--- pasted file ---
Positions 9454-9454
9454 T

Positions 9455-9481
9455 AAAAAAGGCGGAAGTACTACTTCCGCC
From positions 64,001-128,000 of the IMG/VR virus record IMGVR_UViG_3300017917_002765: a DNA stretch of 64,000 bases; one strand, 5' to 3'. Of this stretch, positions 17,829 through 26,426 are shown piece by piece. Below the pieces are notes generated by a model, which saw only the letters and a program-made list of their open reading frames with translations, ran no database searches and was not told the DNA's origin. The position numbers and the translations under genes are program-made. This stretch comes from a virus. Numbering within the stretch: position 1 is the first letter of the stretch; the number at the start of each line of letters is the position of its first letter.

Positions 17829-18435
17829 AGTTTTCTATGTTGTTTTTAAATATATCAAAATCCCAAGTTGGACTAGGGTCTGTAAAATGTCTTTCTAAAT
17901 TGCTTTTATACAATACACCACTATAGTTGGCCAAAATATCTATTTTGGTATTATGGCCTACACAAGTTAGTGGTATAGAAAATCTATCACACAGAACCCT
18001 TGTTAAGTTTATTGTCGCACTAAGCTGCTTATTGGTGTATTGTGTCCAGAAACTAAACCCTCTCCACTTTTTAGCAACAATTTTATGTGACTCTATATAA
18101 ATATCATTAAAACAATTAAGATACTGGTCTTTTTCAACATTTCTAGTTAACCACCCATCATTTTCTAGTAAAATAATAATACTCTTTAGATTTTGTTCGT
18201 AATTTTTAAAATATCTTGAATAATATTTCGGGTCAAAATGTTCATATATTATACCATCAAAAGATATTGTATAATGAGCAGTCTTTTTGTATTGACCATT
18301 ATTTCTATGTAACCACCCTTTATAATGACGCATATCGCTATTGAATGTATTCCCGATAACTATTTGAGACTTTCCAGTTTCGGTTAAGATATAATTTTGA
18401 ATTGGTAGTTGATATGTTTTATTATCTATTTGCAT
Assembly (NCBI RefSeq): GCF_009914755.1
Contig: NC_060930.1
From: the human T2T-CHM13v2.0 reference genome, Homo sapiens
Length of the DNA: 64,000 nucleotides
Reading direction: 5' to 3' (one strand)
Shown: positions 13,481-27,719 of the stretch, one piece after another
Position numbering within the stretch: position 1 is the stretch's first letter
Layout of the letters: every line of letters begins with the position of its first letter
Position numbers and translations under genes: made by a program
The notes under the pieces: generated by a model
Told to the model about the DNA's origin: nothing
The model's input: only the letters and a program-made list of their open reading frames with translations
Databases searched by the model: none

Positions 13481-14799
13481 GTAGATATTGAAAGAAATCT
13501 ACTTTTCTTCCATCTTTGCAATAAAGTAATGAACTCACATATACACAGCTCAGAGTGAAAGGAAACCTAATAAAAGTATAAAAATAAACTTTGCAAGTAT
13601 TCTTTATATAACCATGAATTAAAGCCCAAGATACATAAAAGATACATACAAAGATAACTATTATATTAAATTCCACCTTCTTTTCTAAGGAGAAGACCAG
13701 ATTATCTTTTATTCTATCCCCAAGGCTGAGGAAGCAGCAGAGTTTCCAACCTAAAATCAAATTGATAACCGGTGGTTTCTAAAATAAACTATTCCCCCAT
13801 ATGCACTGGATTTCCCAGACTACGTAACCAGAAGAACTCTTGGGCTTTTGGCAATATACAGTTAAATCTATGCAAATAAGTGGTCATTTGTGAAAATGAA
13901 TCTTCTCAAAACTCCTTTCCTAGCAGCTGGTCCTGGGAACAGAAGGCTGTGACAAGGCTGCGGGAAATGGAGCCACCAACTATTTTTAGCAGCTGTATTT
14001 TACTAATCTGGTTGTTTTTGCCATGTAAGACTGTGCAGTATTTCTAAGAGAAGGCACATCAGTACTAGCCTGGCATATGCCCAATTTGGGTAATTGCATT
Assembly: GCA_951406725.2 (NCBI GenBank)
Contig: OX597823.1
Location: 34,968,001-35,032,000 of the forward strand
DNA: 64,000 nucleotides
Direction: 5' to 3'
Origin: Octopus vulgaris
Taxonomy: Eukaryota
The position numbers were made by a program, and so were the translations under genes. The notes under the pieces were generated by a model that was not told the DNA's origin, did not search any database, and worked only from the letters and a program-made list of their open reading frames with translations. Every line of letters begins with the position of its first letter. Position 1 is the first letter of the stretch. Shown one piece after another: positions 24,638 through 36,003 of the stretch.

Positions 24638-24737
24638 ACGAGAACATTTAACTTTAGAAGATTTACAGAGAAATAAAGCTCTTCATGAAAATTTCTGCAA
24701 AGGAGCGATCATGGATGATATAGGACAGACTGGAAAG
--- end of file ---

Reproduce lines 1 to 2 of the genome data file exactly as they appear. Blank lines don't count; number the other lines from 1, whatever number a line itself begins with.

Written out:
Positions 9454-9454
9454 T